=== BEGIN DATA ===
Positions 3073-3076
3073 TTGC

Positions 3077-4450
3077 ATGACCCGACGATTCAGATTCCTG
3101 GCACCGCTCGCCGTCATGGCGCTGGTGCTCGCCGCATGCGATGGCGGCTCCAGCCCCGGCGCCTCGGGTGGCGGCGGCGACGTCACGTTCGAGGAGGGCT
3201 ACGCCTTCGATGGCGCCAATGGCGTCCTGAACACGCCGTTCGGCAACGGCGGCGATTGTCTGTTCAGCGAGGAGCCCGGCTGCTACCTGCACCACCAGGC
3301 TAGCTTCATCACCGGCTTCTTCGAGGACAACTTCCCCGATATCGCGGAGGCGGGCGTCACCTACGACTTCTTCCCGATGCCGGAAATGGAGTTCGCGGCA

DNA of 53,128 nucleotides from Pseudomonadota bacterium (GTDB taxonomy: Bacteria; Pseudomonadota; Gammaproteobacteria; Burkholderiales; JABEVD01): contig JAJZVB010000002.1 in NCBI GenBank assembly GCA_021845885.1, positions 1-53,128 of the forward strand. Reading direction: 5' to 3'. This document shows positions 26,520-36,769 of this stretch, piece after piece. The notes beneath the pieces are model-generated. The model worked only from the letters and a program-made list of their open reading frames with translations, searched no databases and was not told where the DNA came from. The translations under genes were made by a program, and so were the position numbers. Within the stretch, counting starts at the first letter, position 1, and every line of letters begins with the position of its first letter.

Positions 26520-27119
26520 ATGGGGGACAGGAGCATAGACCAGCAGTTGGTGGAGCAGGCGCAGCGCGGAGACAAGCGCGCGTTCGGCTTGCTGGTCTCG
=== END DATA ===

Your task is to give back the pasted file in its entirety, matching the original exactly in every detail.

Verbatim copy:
Positions 3073-3076
3073 TTGC

Positions 3077-4450
3077 ATGACCCGACGATTCAGATTCCTG
3101 GCACCGCTCGCCGTCATGGCGCTGGTGCTCGCCGCATGCGATGGCGGCTCCAGCCCCGGCGCCTCGGGTGGCGGCGGCGACGTCACGTTCGAGGAGGGCT
3201 ACGCCTTCGATGGCGCCAATGGCGTCCTGAACACGCCGTTCGGCAACGGCGGCGATTGTCTGTTCAGCGAGGAGCCCGGCTGCTACCTGCACCACCAGGC
3301 TAGCTTCATCACCGGCTTCTTCGAGGACAACTTCCCCGATATCGCGGAGGCGGGCGTCACCTACGACTTCTTCCCGATGCCGGAAATGGAGTTCGCGGCA

DNA of 53,128 nucleotides from Pseudomonadota bacterium (GTDB taxonomy: Bacteria; Pseudomonadota; Gammaproteobacteria; Burkholderiales; JABEVD01): contig JAJZVB010000002.1 in NCBI GenBank assembly GCA_021845885.1, positions 1-53,128 of the forward strand. Reading direction: 5' to 3'. This document shows positions 26,520-36,769 of this stretch, piece after piece. The notes beneath the pieces are model-generated. The model worked only from the letters and a program-made list of their open reading frames with translations, searched no databases and was not told where the DNA came from. The translations under genes were made by a program, and so were the position numbers. Within the stretch, counting starts at the first letter, position 1, and every line of letters begins with the position of its first letter.

Positions 26520-27119
26520 ATGGGGGACAGGAGCATAGACCAGCAGTTGGTGGAGCAGGCGCAGCGCGGAGACAAGCGCGCGTTCGGCTTGCTGGTCTCG